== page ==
Patients are consumers. More importantly, they are human.
That was the overriding theme during a recent panel discussion that was part of Healthcare Innovation’s March digital healthcare delivery series. The panel, “Patient Engagement – Navigating the New Patient Experience and Building the Perfect Digital Front Door” featured leaders from Intermountain Healthcare, Mulesoft, and Bright.md’s own Dr. Ray Costantini in a lively discussion about the important role patient engagement will play as healthcare systems recover from the global pandemic.
With more choices than ever before, patients are in the driver’s seat when it comes to how—and where—they get care. The first step in building the perfect digital front door is understanding how patient preferences have changed in the wake of COVID-19, as well as what hasn’t changed, and aligning those preferences with digital tools that meet patients where they are.
The panel participants offered insights into how to do just that. Here are a few of the discussion points that stood out.
Give patients tools—and information—that empower them to partner in their own healthcare
Increasingly, patients want to own their health information. The idea that large chunks of it live inside a locked digital record they don’t have access to is antiquated. Or, as Jason Rothbart , Area Vice President, MuleSoft National Payer and Provider, put it:
“I own the patient record or all this data is locked up, and the patient only gets to see it when they come visit us? We need to blow that idea up. How can the patient own that process where they take responsibility as well to take care of themselves and follow through on meds or exercise. And how does the patient interact with us and partner with us?”
Technology should humanize care
Before starting his tenure in healthcare three years ago, Kevan Mabutt, Senior Vice President and Chief Consumer Officer at Intermountain Healthcare, worked in consumer experience for Disney. He’s come to see that consumer expectations aren’t that different from what we expect as patients.
“If I really think about what consumerism is, and what consumer digital solutions look like, it’s about enabling the profoundly human interaction between, say, a physician and a patient. The tech should enable that, not get in the way of it.”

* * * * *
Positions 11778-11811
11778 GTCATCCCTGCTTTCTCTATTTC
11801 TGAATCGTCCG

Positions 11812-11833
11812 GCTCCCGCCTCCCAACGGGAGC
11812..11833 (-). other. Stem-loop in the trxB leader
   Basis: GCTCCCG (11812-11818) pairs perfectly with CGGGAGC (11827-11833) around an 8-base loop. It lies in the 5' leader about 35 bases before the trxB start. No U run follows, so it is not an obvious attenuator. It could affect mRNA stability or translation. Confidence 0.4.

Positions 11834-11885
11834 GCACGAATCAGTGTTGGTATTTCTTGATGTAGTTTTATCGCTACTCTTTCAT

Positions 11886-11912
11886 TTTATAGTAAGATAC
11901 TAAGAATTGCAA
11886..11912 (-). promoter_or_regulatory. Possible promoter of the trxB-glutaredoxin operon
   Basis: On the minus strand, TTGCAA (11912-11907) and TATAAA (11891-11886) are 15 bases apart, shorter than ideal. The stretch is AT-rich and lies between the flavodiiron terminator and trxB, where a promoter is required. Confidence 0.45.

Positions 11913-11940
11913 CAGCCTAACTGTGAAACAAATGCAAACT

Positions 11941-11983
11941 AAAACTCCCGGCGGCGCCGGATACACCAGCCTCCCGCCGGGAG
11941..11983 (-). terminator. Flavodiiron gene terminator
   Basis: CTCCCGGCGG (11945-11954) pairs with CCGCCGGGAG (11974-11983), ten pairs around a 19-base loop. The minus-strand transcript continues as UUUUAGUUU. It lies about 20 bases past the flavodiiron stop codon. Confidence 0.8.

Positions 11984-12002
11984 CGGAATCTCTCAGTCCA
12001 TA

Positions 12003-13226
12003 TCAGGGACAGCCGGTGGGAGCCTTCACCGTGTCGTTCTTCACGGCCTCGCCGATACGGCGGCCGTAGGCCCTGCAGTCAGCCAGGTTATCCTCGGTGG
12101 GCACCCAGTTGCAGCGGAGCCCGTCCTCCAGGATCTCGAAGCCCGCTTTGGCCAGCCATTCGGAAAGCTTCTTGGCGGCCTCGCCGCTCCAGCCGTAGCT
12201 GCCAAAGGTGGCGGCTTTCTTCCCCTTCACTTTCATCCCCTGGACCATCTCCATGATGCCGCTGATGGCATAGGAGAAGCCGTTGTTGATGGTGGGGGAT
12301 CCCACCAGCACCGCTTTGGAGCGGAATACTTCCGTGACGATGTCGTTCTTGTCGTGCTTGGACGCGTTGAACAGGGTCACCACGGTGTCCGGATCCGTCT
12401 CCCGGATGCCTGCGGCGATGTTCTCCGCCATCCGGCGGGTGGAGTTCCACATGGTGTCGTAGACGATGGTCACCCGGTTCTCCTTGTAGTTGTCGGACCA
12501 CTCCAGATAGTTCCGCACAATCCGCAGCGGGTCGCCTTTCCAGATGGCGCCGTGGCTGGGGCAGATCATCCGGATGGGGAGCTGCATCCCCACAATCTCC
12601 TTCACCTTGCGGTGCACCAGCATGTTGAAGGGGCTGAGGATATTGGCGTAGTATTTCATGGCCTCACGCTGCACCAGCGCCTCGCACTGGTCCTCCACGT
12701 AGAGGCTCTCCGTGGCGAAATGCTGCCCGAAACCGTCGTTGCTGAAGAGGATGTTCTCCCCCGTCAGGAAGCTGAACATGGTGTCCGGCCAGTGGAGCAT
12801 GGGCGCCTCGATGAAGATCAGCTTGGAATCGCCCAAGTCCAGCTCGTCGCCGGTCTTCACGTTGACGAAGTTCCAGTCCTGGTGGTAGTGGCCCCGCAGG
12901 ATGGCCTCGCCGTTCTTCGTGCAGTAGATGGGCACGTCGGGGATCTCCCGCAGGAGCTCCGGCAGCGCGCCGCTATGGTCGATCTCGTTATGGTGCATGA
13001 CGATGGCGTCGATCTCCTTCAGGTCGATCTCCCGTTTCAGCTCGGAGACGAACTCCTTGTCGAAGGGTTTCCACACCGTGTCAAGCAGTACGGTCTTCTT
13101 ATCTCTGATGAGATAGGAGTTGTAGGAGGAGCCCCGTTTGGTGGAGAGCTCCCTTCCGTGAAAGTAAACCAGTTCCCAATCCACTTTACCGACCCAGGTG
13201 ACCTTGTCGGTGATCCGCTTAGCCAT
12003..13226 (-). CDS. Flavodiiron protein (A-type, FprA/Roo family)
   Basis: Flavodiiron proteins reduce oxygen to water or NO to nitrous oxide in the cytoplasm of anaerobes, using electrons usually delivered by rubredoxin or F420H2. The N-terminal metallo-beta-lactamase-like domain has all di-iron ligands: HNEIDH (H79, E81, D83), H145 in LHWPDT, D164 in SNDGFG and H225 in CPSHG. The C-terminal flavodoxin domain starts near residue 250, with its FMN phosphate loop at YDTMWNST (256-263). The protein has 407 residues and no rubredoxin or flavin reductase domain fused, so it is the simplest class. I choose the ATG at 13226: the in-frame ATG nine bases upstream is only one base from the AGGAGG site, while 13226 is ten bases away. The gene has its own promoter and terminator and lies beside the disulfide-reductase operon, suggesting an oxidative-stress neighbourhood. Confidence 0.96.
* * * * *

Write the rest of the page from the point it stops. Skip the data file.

And, as Michael Woodruff, Intermountain Healthcare’s Chief Patient Experience Officer, reminded us, providers are human too, and the tech needs to work for them as well:
“The concept is getting people to work at the top of their license so that we’re getting the maximum value out of the humans we have in the system. And that goes for the technical skills, but also the caring that humans can do for each other. The challenge ahead of us is, how do we design systems that maximize the potential of our human participants in the healthcare process?”
Ensure a consistently excellent experience across all care touchpoints
Engaging patients through your digital front door is critical, but it’s only the first step. What happens after they enter is just as important.
Kevan Mabutt shared: “Now we can have you schedule online in the palm of your hand, but if you show up and we’re running late and we didn’t think to tell you, that goodwill has been dropped in a second. We can now enable you to text back and forth with your provider, but if the provider is not in the habit of returning a text, you’ve introduced another pain point. So you’ve got to be very focused on the end-to-end experience, and all of the transitions between the human and the digital.”
There is such a thing as a dumb question
Digital-first experiences present opportunities to guide patients through the early part of the care process before engaging with a clinician. And this should start with the patient intake process. This creates efficiencies by streamlining one of the most annoying parts of many doctor’s visits: the dreaded paperwork patients fill out while sitting in the waiting room. Bright.md Co-Founder Dr. Ray Costantini explained this perfectly:
“Anybody who says there’s no such thing as a dumb question hasn’t sat in the waiting room and filled out seven pages of forms, and been asked what their name and date of birth is six times. If you’ve asked me for that information six times, you’ve asked five dumb questions.”